• On the one hand, the rise in costs has come with a refinancing drop-off. However, as prospective homeowners look to lock in lower rates in anticipation of higher rates on the horizon, lenders have noticed an increase in home-purchase loan applications. According to MBA, home-purchase applications rose 7.9% during the week ending January 14th. Refinancing applications dropped by 3.1%— its lowest mark in over two years.

• A recent study by MetLife Investment Management analyzed the evolving demographics that are likely to shape the future of apartment demand in the US. In their report, researchers indicated an anticipated 11 million new households will be formed in the US between now and 2030.

• Separate from the cyclical factors observed during the pandemic, the analysis predicts several longer- term structural factors that have and may continue to exert upward pressure on residential prices and rents in the coming years. An immediate standout is the low rate of new construction experienced over the past decade. According to the report, the US housing stock ticked up just 0.3% each year from 2010 to 2020 compared to a 1.4% average annual increase between 1980 and 2010.

• Demographically, aging Baby Boomers and family-forming Millennials stand out as the cohorts likely to fuel apartment rents over the coming decade. Baby Boomers are increasingly less likely to live their senior years in retirement communities than previous generations, which is already impacting available housing supply but may also contribute to rent inflation as homeowning responsibilities become burdensome for aging households. Aging Millennials who also face increased financial constraints in student debt and low savings are also likely to contribute to rent pressures, particularly in single-family rentals.

• Further, remote workers will also increase rent costs as they migrate away from the urban centers and sort into communities that more fit their living preferences.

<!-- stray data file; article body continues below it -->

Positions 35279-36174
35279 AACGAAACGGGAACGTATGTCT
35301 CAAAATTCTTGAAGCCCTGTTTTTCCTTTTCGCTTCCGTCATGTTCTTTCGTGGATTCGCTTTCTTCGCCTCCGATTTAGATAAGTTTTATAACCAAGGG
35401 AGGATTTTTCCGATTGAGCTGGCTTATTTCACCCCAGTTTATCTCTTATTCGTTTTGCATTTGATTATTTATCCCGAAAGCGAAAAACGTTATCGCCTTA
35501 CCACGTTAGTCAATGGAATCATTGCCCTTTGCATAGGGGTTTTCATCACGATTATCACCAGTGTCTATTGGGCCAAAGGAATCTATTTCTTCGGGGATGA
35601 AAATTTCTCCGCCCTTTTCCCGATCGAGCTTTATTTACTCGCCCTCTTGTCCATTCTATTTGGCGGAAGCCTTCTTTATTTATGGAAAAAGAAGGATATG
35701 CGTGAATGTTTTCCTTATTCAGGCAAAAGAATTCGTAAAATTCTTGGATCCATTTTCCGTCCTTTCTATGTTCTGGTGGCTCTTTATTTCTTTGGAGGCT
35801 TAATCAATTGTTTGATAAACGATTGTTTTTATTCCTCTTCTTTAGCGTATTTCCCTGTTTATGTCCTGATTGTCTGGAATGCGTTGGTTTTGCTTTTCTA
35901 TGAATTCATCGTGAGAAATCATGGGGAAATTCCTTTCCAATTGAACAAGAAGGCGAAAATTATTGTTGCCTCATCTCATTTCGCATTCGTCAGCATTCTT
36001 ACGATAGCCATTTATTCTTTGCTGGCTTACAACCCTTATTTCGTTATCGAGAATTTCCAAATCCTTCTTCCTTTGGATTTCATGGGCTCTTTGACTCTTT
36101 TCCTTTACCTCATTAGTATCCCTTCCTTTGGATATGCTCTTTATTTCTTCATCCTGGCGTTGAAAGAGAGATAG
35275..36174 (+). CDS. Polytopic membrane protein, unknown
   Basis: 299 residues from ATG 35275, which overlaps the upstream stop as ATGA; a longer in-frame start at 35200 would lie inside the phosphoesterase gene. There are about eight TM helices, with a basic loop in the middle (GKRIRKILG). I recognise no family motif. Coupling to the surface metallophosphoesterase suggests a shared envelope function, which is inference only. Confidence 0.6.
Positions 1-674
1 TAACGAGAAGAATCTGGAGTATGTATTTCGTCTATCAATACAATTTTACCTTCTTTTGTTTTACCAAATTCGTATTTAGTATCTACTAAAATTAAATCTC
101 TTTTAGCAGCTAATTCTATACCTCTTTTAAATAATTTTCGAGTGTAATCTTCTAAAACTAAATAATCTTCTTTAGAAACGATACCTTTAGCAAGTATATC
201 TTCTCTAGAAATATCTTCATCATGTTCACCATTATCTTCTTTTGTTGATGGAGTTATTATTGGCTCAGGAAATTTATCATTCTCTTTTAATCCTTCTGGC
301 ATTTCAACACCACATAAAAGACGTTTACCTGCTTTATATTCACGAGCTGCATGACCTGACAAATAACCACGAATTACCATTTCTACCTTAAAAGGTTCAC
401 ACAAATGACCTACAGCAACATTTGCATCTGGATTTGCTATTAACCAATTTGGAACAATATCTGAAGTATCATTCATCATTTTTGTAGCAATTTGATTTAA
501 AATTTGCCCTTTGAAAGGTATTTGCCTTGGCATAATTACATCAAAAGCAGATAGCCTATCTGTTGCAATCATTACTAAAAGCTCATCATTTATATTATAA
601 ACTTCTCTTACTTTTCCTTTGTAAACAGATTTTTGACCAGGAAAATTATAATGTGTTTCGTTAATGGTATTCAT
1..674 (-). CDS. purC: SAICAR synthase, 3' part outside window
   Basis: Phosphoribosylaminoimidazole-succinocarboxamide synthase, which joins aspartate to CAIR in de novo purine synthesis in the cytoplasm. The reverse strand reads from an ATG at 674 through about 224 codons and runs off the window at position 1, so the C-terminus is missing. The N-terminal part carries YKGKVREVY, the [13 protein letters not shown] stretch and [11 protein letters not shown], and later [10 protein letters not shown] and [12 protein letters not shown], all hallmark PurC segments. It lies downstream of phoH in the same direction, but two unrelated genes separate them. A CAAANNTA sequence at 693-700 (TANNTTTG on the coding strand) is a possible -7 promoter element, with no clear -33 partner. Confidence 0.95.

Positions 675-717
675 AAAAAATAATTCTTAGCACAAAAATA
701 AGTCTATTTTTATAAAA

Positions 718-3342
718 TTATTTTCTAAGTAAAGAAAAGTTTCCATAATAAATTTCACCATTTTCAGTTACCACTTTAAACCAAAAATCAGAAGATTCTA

• The VTS national Office Demand Index (VODI) finished the year at 58 in December, representing a decline of 33% since August and the fifth straight month of deterioration. The metric represents current Office demand as a percentage of a 2018-2019 benchmark to help quantify the effects of COVID-19 on the sector.

• VTS notes that declines were due to some leveling off after pent-up demand led to a surge in the index in 2021, culminating in a reading of 87 in August 2021. The decline in the year’s closing months could also be related to pandemic-driven economic and health concerns. The December drop in demand was less than expected before the pandemic. Demand fell 2-to-3 times more in December 2018 and 2019 than it did in 2021.

• Each metro that VTS produces data for has seen office demand decline from its 2021 peaks. In 2021, peak-to-current declines ranged from 30.8% in Seattle to 50.5% in Washington DC. This translates into the December metro-level VODIs showing demand as low as 33 in Boston and as high as 72 in Seattle.

• Research by Chandan Economics suggests that the on-time collection rate for independently operated residential properties was 80.7% in January, up slightly from December’s rate of 80.1%. The improvement puts the on-time collection rate about one percentage point below the 81.7% seen in March 2020 – the last full month before the start of the pandemic. On-time collection rates have improved for three consecutive months.

• On-time collection rates in the Sun Belt region have underperformed the rest of the market of late. The first estimate for January 2022 shows on-time collection rates average 79.3% in the Sun Belt compared to 80.6% outside of it. Due to rapid migration and strong economic fundamentals, local property markets are generally strong in the Sun Belt. Still, rising rents could also be pressuring existing tenants to adjust to a new equilibrium.